The PW1100G-JM family of engines uses a revolutionary but not new technology that essentially makes the engine a cross between a turboprop and a pure turbofan. This is the largest geared turbofan produced till date. With this engine, Pratt and Whitney marks its return as a single brand powerplant option for narrowbody mainline jets. Boeing 737-300/400/500/600/700/800/900/MAX-7/8/9 are all powered by CFM engines, while the Airbus A320 family of aircraft are powered by either CFM or the IAE consortium’s engines. Pratt and Whitney is part of the IAE consortium.
The “JM" in PW1127G-JM represents partner companies Japanese Aero Engine Corporation (JAEC) and (Motoren- und Turbinen-Union GmbH) MTU. JAEC holds a 23 percent share in the PW1100G program and is responsible for the fan, low pressure compressor (LPC) and combustor/diffuser. MTU holds an 18 percent share and is responsible for the low pressure turbine (LPT), and jointly with Pratt & Whitney the high pressure compressor (HPC). Pratt & Whitney is responsible for the remainder of the engine and systems integration.
The PW1100G-JM family powers the Airbus A320NEO family (A319NEO, A320NEO, and A321NEO) and is available in 5 thrust variants of 22,000/24,000/27,000/30,000/33,000 lbf (pound-force) per engine. The PW1127G-JM that powers the A320NEO is the 27,000 lbf variant.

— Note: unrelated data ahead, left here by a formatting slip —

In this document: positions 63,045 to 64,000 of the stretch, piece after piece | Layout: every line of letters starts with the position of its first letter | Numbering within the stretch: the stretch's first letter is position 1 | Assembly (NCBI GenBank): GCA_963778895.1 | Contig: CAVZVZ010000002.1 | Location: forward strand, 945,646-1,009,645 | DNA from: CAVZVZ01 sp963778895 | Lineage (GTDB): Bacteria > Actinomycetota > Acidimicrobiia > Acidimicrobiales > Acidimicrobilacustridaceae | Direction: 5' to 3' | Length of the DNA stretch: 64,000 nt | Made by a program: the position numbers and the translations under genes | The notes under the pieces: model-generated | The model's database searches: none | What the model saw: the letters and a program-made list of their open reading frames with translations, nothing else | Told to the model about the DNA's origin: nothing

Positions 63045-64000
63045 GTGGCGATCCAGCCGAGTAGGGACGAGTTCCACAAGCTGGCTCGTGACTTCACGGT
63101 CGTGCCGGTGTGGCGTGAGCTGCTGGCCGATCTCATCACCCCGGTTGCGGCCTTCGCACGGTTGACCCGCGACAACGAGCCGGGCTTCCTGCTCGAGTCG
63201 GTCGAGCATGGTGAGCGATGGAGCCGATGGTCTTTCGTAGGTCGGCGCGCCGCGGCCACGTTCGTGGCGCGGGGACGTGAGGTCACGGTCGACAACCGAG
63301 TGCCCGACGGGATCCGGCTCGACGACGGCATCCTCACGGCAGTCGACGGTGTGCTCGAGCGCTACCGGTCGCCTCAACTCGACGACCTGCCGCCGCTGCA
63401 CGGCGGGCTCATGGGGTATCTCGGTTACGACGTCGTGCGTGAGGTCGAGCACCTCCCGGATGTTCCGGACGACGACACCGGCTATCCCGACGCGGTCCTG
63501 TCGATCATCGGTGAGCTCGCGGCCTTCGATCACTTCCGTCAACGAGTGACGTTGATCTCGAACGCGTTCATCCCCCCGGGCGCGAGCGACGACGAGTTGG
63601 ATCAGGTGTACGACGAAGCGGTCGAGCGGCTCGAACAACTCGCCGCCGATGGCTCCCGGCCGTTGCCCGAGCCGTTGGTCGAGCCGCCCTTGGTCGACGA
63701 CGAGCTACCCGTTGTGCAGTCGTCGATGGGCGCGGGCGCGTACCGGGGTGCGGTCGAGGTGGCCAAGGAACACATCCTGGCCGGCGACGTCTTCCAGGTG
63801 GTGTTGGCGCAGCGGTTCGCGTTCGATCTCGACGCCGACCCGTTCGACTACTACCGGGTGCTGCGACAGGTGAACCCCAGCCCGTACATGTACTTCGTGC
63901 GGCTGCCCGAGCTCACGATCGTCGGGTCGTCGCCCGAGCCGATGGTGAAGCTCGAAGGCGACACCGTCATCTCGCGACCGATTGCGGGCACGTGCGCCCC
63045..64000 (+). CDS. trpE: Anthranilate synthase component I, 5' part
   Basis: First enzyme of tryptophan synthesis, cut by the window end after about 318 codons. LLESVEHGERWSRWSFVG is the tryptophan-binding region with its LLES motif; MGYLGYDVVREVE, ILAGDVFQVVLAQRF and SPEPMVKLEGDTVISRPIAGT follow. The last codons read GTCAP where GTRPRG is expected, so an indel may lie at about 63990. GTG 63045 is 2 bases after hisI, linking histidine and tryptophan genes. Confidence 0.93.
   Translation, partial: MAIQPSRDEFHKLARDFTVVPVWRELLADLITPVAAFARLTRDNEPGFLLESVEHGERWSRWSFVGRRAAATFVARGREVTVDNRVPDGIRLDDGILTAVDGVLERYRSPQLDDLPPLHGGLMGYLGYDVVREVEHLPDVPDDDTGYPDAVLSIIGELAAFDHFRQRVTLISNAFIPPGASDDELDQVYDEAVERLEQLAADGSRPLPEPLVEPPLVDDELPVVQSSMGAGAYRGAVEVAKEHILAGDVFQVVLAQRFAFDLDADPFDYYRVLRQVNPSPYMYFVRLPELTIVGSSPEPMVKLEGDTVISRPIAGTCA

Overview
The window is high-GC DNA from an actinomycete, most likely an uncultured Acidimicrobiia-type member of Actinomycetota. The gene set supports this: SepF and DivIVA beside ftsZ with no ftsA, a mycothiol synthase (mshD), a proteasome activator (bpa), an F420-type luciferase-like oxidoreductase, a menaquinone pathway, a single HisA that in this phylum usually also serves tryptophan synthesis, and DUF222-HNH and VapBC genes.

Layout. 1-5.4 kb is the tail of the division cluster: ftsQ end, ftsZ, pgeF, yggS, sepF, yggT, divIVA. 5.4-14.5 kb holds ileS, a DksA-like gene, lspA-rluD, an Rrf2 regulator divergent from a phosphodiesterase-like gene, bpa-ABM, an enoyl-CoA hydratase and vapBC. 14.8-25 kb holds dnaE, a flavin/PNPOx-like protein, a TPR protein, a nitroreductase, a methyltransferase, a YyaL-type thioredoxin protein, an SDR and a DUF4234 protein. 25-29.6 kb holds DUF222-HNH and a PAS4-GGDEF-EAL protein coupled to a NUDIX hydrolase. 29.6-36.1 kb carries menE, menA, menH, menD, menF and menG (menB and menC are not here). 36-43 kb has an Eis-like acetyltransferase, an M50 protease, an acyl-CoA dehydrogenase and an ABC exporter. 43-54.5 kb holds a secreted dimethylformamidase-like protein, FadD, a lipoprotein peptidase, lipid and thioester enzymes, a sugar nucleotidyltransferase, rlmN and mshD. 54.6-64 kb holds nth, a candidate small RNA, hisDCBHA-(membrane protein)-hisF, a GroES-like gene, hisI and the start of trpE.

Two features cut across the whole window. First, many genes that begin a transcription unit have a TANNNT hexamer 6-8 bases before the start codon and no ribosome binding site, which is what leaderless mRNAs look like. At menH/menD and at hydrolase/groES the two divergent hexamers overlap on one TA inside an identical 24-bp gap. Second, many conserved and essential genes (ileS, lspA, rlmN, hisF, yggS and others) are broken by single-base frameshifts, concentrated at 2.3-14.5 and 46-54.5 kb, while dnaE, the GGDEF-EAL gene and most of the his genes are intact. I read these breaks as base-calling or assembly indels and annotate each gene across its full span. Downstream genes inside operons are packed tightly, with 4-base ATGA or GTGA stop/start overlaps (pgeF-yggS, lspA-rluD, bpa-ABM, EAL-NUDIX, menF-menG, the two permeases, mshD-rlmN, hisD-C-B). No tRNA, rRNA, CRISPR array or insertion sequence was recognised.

The CFM powered A320NEO (A320-251N) will be certified in the coming months.
In India, all operators that have placed direct orders for Airbus A320NEO aircraft have chosen the PW1127G-JM as the power plant of choice. IndiGo has 430 Airbus A320NEOs on order, some of which may be converted to A321NEO orders. Go Air has an order for 72 Airbus A320NEO aircraft. Vistara, which is committed to the lease of 20 Airbus A320 aircraft from Bank of China Aviation (BOC Aviation), will receive 7 Airbus A320NEOs from mid 2017 onwards. However, the engine option has not yet been finalised. AirAsia India, which leases aircraft from AirAsia Berhad, will receive Airbus A320NEOs powered by the CFM LEAP engines.
One of IndiGo’s Airbus A320NEOs, MSN 6720, is one of the three test aircraft, and has been flying since September 25th, 2015. However, the first production aircraft is destined for Qatar Airways, the launch customer. MSN 6744, to be registered VT-ITA, a Hamburg produced A320NEO already painted in airline colors, may be the first A320NEO for IndiGo, despite being produced after the aircraft that was already flying for the certification program.